SANAA, (Reuters) – A leader of al Qaeda’s wing in Yemen was killed by one of his brothers on Thursday in what a Yemeni official described as a family dispute that also led to the brother’s death.
Tareq al-Dahab, brother-in-law of slain U.S.-born cleric Anwar al-Awlaki, died in his stronghold in al-Baydah province, where he was the militant network’s most senior figure, but had also been involved in a tribal leadership struggle.
In another twist, he and his brothers had backed different sides in Yemen’s complicated political scene.
Dahab, son of a powerful tribal sheikh who died two years ago, led a Qaeda assault on the town of Radda some 170 km (105 miles) southeast of the capital Sanaa last month.
“Dahab was killed by his brother Hizam at his residence in the al-Manasih neighbourhood in al-Baydah province during a family dispute,” a security official said.
The slain man’s followers later blew up Hizam’s house, killing him, tribal sources said. A third brother, Nabil al-Dahab, is expected to become al Qaeda’s leader in Baydah.
Tribal sources said Hizam had supported outgoing President Ali Abdullah Saleh, who handed over to his deputy in November after protests in 2011 against his 33-year rule. It was not clear if this was a factor in the deadly fraternal feud.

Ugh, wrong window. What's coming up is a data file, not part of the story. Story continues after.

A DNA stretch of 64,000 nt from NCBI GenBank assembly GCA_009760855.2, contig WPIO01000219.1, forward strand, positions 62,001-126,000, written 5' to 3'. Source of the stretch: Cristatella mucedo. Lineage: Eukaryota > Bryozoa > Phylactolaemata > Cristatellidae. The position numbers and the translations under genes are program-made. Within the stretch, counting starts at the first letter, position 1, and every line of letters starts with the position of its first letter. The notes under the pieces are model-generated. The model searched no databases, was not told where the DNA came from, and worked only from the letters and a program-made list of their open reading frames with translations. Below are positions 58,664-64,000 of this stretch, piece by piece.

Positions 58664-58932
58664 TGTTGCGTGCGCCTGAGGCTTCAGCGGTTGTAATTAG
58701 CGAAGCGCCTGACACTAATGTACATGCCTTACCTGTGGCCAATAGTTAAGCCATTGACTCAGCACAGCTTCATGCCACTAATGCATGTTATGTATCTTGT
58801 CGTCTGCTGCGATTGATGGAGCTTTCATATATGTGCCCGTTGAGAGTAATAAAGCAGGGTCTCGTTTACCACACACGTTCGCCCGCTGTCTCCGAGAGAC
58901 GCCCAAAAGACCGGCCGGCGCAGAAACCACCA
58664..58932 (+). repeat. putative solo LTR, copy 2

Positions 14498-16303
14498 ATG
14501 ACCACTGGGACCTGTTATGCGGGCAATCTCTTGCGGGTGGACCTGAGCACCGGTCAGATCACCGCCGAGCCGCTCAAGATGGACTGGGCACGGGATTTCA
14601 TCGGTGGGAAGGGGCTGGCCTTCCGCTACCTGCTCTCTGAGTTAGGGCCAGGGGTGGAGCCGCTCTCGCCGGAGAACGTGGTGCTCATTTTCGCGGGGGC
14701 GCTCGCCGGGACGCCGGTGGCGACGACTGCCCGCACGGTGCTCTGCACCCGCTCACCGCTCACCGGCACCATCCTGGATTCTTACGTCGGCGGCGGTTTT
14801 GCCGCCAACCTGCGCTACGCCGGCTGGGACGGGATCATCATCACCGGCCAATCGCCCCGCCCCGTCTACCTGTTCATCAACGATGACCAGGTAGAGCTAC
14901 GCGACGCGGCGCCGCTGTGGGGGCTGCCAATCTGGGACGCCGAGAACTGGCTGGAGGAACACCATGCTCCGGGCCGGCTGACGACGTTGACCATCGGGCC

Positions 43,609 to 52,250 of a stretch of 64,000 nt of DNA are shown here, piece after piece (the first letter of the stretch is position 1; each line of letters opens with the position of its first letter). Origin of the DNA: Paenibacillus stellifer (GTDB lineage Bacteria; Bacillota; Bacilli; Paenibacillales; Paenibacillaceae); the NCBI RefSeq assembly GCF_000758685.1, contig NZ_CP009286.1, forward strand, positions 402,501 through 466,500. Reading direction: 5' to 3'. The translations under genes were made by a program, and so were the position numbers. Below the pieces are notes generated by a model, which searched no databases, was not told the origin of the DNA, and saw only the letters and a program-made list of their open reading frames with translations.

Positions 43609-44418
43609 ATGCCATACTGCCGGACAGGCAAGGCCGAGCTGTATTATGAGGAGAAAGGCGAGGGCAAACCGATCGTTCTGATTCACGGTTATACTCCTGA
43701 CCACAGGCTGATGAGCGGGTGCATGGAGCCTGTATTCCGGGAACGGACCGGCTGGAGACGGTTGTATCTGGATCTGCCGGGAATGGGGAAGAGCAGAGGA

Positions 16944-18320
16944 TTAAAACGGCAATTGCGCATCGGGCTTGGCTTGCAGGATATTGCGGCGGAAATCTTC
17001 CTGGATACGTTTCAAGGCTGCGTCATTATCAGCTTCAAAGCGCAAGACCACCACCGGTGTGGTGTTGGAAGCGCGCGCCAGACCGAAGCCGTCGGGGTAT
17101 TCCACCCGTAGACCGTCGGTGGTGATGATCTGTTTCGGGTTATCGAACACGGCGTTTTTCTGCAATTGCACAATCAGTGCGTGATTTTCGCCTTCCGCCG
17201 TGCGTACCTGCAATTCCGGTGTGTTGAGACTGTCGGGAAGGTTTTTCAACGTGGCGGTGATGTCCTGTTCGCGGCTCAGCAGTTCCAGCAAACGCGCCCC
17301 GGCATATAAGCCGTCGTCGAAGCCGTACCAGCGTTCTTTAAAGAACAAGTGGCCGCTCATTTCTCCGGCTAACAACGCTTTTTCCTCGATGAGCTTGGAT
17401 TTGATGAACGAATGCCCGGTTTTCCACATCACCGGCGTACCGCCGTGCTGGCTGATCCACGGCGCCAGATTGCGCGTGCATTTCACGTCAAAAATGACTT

The Dahab brothers have been embroiled in a succession struggle since their father’s death, tribal sources said. The eldest brother Majid, who supports Yemen’s opposition parties, became the tribal sheikh, but his brothers contested this.
Some of the Dahab brothers joined al Qaeda’s Yemen-based wing, which emerged as one of its most active and ambitious after setbacks to al Qaeda groups in Saudi Arabia and Iraq.
Al Qaeda in the Arabian Peninsula has exploited months of anti-Saleh unrest and other simmering conflicts in Yemen to gain and hold swathes of territory, especially in the south.